Free-Range Parenting: 5 Tips for Doing it Right

Featured Article, Growth and Development, Parenting Styles
Boy on a swing at a playground, Japan

When Danielle and Alexander Metiv of Silver Spring, MD, allowed their two children—ages 6 and 10—to walk home from a neighborhood park alone, they likely had no idea how controversial their decision would be. They were, in their opinions, operating within the constraints of what was once considered “normal childhood” behavior and teaching their children to be self-reliant. Nevertheless, mayhem ensued as parents across the country questioned the Metivs’ radical, free-range parenting approach.

There are certainly legitimate reasons to be concerned about children navigating our often-dangerous society sans supervision—a point that many dissenting parents were all too willing to mention. But what if there is some truth to the Metivs’ perspective? What if all of our helicoptering is turning out overly dependent kids who won’t be able to function away from our watchful gaze?

We spoke with experts who say that teaching children independence while keeping them safe and childlike is absolutely possible, and, perhaps most importantly, it’s what’s best for kids anyway. Here’s how to practice “free-range parenting” so that it achieves parental goals while keeping everyone safe and sound.

Know the laws.

Despite best-intentioned attempts to teach your child independence, all can go awry if your decision to leave your 10-year-old home alone with the family dog is actually illegal. “Some states have laws about what age a child can stay home alone or do other tasks that you might feel your child is ready for,” says Mercedes Samudio, a licensed clinical social worker and parent coach. “Be sure to be aware of these laws before you begin to teach your child a task.”

Lay the ground rules.

Once you know the legal guidelines for parenting in your state, it’s time to set the rules and expectations that will govern behavior in your individual household. And you need to understand that while you may legitimately want to give your child more responsibility, he may not be mature enough to function within the boundaries you set.

“You have to negotiate the ground rules for allowing a free-range experience,” says Dr. Richard Horowitz, parenting coach and author of Family Centered Parenting. “For example, your 8-year-old may want to play in the backyard with a friend on the next street. Discuss with your child how he will safely get to and return from his friend’s house; tell him he has to call home when he arrives; and ask how he will know what time to return. If your child can answer questions to your satisfaction, then he is ready to have the freedom.”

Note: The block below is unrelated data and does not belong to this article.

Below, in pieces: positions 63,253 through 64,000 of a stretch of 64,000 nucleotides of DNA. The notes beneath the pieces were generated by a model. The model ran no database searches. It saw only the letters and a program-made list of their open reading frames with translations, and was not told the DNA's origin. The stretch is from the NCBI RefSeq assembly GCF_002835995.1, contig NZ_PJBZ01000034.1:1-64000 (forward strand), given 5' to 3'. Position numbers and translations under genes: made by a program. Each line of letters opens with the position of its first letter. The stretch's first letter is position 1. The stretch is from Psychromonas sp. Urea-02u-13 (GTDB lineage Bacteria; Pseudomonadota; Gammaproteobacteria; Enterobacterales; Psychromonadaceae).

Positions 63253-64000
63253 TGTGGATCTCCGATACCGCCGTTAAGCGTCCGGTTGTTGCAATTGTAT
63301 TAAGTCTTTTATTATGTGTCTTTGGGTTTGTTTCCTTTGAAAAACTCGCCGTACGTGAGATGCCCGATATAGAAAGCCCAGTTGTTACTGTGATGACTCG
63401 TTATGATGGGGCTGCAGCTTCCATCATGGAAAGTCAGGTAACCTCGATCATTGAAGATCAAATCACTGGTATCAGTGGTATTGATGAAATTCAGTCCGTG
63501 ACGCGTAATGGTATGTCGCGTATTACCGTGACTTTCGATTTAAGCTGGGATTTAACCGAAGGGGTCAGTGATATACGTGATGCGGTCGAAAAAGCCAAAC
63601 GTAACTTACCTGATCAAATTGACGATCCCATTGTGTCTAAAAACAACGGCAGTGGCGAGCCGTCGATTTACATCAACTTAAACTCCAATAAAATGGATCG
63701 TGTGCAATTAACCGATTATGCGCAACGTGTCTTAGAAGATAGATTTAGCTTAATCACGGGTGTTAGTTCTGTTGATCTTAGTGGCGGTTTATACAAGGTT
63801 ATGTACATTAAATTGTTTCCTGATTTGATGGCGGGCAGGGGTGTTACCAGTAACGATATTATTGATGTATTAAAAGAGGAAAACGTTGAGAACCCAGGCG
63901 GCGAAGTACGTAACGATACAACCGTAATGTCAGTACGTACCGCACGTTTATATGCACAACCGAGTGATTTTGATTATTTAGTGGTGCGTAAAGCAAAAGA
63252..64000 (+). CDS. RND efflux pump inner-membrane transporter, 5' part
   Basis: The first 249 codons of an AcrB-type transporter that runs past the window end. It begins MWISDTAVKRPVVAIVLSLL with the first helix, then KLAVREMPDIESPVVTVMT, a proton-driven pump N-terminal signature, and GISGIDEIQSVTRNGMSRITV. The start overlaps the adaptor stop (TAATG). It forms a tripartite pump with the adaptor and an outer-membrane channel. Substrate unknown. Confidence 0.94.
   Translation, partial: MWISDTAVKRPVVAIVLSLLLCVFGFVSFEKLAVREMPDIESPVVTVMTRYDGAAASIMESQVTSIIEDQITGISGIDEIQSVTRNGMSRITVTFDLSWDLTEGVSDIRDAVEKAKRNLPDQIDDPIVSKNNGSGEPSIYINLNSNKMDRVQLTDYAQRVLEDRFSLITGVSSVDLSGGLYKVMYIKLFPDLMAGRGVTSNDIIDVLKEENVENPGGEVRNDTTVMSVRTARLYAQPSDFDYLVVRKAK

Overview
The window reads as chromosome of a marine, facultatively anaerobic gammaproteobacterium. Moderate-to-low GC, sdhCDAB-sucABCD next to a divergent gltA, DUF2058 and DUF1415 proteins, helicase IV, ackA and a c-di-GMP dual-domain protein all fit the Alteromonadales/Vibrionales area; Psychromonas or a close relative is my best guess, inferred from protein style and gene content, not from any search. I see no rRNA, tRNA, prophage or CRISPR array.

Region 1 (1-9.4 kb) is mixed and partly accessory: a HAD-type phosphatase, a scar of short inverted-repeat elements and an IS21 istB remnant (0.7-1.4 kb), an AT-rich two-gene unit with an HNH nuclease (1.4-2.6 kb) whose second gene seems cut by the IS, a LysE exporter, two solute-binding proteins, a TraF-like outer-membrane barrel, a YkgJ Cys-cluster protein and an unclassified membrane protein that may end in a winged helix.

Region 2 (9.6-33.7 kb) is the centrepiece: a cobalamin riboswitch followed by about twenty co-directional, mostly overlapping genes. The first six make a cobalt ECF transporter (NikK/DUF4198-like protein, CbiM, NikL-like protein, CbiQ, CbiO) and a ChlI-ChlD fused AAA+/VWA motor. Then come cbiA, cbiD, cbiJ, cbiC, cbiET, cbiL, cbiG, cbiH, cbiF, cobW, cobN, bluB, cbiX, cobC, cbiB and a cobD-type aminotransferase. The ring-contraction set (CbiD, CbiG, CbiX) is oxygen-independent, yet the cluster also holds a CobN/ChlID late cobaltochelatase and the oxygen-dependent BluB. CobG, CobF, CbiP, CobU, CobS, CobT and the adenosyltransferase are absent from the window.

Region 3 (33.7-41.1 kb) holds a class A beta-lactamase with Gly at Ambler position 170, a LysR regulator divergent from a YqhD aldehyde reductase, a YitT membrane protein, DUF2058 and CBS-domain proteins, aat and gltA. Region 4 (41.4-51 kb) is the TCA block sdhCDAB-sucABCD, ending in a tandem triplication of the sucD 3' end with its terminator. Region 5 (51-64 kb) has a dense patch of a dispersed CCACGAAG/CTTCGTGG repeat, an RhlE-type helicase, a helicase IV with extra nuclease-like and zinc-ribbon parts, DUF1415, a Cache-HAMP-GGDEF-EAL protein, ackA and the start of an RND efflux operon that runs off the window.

Give them space and support.

Child and adolescent family therapist Darby Fox likens responsible free-range parenting to sheep-herding. You have to let children roam, she says, but you need to be there in case they stray or struggle.

“Parents can glean benefits from the concept of free-range by acknowledging that it is important to give their children practice in becoming independent,” Fox explains. “Let your children make choices about activities; expect them to entertain themselves at the park while you read a book; then, walk home with them allowing them to choose the way. Encourage them to address their own battles first with friends, teachers or coaches. When they call with questions, ask what they think first. If it’s appropriate, go with their choice even though it is not yours. Redirect if need be, but use it as a moment to encourage decisions and self-processing. If parenting is practiced this way there is no need to be fearful.”

Educate and inform your children.

There is something to be said for youthful innocence and the ability for kids to look at the world through un-jaded and fearless eyes. But when it comes to teaching independence, it is still critical the parents prepare their children for the realities of life.

“Invite someone from the crime department in your local police department to visit your neighborhood and educate your kids about the best self-protection and self-defense strategies,” suggests Dr. Fran Walfish, Beverly Hills family and relationship psychotherapist and author of The Self-Aware Parent. “For example, teach them that if a suspicious stranger driving a car asks them for help finding their lost pet, they are to never get near or inside the car. They should run—but in the opposite direction that the car is facing. In the time it will take for the driver to turn his car around and follow your child, he might a block ahead and able to scream for help.”

Trust your gut.

As always, the best parenting advice anyone can receive—whether you subscribe to free-range ideologies or not—is to forget what the blogs, and the news reports, and the moms in your neighborhood, and simply trust your own intuition. “Parents must do what they believe in their gut is right and best for their children,” says Walfish. “It is up to each of us to decide our family values. Also, we cannot predict life’s twists and turns, ups and downs, letdowns and disappointments. It is individually up to each of us to make decisions based on our belief system and conscience. The worst scenario would be to make a choice and then live with regret later in life.”

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